May 01, 2015
1 min read

Most psychiatric disorders do not increase risk for violence

You've successfully added to your alerts. You will receive an email when new content is published.

Click Here to Manage Email Alerts

We were unable to process your request. Please try again later. If you continue to have this issue please contact

In a longitudinal study of adolescents from a juvenile detention center, psychiatric disorders were not predictors of future violence, except for substance use disorders.

Katherine S. Elkington, PhD, of Columbia University Medical School, and colleagues assessed violence and psychiatric disorders via self-reports from 1,659 adolescents in the Cook County Juvenile Temporary Detention Center in Chicago. Study participants, aged 13 to 25 years, were interviewed up to four times between 3 and 5 years after detention.

During follow-up, violence rates decreased from 35% to 21% among males and from 20% to 17% among females.

Study participants with psychiatric disorders had significantly higher odds for violence vs. those without psychiatric disorders (adjusted OR = 3; 95% CI, 1.9-4.7; aOR = 4.4; 95% CI, 3-6.3).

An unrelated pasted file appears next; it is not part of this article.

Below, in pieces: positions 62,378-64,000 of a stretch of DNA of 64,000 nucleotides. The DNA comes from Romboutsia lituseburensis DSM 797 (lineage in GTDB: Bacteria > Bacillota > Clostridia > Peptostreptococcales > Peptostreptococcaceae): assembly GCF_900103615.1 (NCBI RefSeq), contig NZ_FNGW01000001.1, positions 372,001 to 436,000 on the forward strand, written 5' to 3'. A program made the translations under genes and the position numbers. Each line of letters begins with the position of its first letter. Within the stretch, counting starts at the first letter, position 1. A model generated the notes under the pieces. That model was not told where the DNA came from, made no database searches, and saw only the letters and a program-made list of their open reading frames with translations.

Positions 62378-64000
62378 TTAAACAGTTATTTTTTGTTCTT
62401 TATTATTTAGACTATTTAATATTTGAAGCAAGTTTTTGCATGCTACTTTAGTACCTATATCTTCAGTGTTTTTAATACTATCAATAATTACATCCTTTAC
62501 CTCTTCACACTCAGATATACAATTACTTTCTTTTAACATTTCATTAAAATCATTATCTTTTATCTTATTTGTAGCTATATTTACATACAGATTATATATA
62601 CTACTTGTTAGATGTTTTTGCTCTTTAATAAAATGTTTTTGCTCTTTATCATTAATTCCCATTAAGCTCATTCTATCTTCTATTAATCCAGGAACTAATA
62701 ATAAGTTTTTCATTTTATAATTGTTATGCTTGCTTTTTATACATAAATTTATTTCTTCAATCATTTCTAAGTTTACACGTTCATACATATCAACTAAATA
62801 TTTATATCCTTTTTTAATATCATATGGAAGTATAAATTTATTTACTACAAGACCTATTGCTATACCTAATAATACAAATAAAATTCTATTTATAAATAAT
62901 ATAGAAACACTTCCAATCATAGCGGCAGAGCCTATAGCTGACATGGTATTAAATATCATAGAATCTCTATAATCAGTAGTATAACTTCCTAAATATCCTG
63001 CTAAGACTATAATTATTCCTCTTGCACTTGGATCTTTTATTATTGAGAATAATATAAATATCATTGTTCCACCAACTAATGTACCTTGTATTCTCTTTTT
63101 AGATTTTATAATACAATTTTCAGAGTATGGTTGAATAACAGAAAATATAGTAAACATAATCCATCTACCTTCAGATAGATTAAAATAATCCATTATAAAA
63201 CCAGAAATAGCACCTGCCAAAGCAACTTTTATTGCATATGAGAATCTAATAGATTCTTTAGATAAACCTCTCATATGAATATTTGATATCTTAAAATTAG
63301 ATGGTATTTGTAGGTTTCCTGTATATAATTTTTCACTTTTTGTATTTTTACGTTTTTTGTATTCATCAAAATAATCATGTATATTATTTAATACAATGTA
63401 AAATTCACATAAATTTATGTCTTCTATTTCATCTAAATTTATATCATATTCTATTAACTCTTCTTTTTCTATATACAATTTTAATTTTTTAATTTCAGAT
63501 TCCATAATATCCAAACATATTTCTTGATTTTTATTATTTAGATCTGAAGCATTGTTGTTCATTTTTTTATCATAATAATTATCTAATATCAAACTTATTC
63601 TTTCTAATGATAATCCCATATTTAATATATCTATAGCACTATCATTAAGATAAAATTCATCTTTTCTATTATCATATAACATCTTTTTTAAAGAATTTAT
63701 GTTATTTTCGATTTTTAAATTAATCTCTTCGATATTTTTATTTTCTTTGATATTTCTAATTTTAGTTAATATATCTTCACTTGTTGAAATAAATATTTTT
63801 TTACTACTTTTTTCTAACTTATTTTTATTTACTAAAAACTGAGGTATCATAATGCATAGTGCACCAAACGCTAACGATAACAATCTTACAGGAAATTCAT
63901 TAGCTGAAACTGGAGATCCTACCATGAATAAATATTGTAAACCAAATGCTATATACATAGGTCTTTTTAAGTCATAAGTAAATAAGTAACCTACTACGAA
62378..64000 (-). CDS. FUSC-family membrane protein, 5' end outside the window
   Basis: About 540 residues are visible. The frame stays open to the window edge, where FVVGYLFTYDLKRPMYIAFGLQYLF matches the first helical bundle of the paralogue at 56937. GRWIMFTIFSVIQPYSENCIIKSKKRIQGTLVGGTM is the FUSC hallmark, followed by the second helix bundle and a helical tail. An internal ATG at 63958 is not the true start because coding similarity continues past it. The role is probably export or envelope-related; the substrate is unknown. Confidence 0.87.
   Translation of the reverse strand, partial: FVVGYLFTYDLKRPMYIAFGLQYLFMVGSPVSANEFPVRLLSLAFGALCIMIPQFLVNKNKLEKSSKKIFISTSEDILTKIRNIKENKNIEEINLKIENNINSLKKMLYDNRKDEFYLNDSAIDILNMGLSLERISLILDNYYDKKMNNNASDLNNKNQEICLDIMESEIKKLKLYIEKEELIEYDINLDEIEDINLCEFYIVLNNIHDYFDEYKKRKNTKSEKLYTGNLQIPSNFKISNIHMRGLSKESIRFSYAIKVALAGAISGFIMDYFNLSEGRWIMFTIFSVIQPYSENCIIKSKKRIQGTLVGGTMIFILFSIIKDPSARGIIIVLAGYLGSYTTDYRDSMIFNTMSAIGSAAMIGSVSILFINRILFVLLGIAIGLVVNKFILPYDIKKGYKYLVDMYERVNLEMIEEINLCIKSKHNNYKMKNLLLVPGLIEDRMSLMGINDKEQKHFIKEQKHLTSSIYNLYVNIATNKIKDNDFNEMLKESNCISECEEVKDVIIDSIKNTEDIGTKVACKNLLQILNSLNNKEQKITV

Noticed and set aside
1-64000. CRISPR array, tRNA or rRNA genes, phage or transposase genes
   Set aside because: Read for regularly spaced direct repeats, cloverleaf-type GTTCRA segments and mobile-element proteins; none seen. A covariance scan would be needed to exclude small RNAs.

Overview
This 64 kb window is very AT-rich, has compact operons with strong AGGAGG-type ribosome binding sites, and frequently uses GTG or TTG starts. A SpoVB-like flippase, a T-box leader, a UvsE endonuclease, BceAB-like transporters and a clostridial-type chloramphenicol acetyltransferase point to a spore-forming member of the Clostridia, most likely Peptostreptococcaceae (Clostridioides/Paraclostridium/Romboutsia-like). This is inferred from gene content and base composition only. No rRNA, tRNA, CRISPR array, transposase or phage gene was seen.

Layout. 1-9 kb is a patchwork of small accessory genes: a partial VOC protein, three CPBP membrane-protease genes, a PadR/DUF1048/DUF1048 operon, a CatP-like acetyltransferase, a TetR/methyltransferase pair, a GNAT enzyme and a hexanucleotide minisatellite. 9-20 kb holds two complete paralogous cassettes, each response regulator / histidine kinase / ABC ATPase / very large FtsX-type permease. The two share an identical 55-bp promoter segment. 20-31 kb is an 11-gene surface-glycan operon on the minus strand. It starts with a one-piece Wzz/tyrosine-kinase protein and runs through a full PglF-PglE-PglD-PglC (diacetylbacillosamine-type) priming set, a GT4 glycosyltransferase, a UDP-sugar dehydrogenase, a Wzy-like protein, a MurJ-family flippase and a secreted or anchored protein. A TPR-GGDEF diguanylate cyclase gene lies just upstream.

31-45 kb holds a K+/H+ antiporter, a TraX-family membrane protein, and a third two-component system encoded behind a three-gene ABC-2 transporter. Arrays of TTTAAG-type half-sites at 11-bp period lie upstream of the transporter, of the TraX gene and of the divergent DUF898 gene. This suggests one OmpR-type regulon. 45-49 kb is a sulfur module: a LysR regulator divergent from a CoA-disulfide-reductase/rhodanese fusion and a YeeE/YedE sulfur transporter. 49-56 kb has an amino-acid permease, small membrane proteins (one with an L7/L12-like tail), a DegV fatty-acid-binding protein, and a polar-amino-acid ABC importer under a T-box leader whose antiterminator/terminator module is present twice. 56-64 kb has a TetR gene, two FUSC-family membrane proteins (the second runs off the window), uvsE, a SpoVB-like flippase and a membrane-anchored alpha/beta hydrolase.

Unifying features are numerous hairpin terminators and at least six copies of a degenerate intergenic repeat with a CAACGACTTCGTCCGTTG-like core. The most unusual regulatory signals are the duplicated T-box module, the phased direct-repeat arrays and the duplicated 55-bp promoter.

Specific psychiatric disorders were contemporaneously associated with subsequent violence, according to researchers, though, major depressive disorder/dysthymia among males was not associated with subsequent violence.

Linda Teplin, PhD

Linda Teplin

Substance use disorder was a predictor of subsequent violence. Males with drug use disorders (aOR = 3.4; 95% CI, 1.4-8.2) and females with marijuana use disorders (aOR = 2; 95% CI, 1.1-3.8) were significantly more likely to engage in subsequent violence 3 years after detention.

“Our findings are relevant to the recent tragic plane crash in the French Alps,” study researcher Linda Teplin, PhD, of Northwestern University Feinberg School of Medicine, said in a press release: “Our findings show that no one could have predicted that the pilot — who apparently suffered from depression — would perpetrate this violent act. It is not merely a suicide, but an act of mass homicide.”

The study findings do indicate associations between violence and some psychiatric disorders, such as substance use disorders, and therefore suggest that some treatments should address higher risk for violence.

“Providing comprehensive treatment to persons with some psychiatric disorders could reduce violence. We must improve how we address multiple problems — including violent behavior — as part of psychiatric treatment,” Elkington said in the release. – by Amanda Oldt

Disclosure: The researchers report no relevant financial disclosures.